Source: The website of the National Cancer Institute (http://www.cancer.gov)
Ipilimumab is approved to treat:
- Colorectal cancer in adults and children 12 years and older. It is used with nivolumab to treat metastatic microsatellite instability-high (MSI-H) or mismatch repair deficient (dMMR) cancer that got worse after treatment with a fluoropyrimidine, oxaliplatin, and irinotecan.
- It is used as adjuvant therapy in patients with melanoma in the skin and lymph nodes who have already had surgery.
- It is used in adults and children 12 years and older whose disease cannot be removed by surgery or has metastasized (spread to other parts of the body).
- Renal cell carcinoma (a type of kidney cancer) that is advanced. It is used with nivolumab in some patients with renal cell carcinoma that has not been treated.
Ipilimumab is also being studied in the treatment of other types of cancer.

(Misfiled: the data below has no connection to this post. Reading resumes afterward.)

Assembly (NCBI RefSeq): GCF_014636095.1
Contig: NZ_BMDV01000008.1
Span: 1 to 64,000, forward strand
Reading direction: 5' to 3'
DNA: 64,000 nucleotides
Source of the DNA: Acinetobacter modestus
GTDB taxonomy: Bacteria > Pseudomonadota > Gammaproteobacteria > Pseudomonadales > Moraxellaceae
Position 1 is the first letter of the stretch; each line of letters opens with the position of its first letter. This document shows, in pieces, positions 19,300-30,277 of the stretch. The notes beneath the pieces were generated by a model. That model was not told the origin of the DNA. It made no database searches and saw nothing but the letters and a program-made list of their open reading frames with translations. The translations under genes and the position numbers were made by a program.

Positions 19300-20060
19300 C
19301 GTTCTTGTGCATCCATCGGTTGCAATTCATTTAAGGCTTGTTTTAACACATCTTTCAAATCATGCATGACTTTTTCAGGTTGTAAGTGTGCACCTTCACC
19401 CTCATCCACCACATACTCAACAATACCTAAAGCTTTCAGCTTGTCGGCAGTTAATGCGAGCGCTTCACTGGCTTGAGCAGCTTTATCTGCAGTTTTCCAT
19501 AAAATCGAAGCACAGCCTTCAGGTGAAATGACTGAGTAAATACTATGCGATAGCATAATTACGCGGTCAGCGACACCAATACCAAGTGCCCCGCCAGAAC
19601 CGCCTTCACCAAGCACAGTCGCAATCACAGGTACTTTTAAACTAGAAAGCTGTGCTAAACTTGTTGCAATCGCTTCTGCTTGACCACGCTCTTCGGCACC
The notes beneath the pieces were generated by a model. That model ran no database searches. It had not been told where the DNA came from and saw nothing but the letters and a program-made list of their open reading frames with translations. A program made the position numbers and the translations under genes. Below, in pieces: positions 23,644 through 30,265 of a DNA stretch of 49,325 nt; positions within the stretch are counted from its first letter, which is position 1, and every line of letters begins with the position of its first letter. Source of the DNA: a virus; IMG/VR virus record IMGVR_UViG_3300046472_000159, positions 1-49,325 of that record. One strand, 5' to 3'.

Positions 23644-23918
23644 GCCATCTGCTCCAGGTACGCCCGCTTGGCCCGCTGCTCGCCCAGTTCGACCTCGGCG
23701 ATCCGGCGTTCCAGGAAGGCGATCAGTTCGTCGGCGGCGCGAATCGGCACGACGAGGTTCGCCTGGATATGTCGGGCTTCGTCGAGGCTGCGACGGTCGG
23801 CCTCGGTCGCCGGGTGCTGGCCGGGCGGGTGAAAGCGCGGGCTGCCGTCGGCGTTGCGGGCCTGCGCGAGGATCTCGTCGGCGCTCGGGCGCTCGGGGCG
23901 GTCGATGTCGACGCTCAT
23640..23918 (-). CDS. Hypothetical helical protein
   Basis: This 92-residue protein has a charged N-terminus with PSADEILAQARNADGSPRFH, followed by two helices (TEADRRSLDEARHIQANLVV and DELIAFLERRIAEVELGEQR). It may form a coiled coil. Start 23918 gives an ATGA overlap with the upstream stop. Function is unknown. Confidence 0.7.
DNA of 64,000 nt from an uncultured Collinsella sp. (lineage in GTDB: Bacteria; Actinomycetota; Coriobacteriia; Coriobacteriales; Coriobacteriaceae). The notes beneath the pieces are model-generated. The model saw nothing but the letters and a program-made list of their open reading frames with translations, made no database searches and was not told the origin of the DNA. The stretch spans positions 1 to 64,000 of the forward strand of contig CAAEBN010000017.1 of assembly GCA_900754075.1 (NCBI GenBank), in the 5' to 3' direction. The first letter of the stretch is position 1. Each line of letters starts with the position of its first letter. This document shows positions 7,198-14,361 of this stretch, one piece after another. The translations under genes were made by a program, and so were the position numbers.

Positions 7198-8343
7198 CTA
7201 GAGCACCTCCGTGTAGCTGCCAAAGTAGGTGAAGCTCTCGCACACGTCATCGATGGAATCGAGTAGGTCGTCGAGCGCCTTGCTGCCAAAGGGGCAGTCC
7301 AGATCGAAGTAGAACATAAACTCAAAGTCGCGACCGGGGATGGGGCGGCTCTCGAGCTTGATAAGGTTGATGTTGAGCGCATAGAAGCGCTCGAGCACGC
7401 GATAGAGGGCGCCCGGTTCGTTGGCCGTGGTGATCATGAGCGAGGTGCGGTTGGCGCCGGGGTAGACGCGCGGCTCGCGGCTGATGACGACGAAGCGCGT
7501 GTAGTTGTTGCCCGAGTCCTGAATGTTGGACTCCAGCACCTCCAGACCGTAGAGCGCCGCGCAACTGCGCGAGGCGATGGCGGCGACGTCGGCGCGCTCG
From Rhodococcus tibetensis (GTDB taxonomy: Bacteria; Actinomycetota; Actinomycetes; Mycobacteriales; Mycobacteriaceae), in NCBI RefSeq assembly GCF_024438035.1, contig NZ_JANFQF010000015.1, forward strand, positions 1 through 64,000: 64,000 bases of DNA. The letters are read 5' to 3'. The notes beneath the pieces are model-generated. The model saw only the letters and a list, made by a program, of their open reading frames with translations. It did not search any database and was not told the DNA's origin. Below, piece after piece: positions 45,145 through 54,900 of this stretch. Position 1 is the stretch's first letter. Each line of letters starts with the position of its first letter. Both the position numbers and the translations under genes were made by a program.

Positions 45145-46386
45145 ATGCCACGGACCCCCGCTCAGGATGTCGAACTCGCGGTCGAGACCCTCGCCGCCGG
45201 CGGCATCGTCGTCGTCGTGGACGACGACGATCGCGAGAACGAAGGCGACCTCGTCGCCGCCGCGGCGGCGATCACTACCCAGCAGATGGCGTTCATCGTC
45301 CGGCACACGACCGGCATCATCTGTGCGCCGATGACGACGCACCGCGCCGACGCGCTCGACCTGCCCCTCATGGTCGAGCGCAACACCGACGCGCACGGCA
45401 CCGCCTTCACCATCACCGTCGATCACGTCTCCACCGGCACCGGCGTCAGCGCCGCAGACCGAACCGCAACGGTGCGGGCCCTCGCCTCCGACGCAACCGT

This study says: The median overall survival in the ipilimumab + gp100 arm was 10.0 months compared with 6.4 months in the gp100 arm…
The prescribing information for ipilimumab includes a boxed warning regarding the potential for severe and fatal immune-mediated adverse reactions resulting from T-cell activation and proliferation. These reactions may involve any organ system; however…
Ipilimumab injection may cause severe or life-threatening side effects. This includes inflammation of the intestine, which may cause tears in its walls; inflammation of the liver, which may cause severe liver damage; inflammation of the skin, which may cause a serious skin reaction; inflammation of the nerves, which may cause paralysis (loss of ability to move all or part of the body); inflammation of certain glands, which may affect how the glands work; or inflammation of the eyes.You may develop these symptoms during your treatment or during the first few weeks or months after you finish your treatment.
Why is this medication prescribed?
Ipilimumab injection is used to treat melanoma (a type of skin cancer) that cannot be treated with surgery or that has spread to other parts of the body. Ipilimumab injection is in a class of medications called monoclonal antibodies. It works by helping the body to slow or stop the growth of cancer cells.
Published Clinical Trials / Studies / Reviews
Improved Survival with Ipilimumab in Patients with Metastatic Melanoma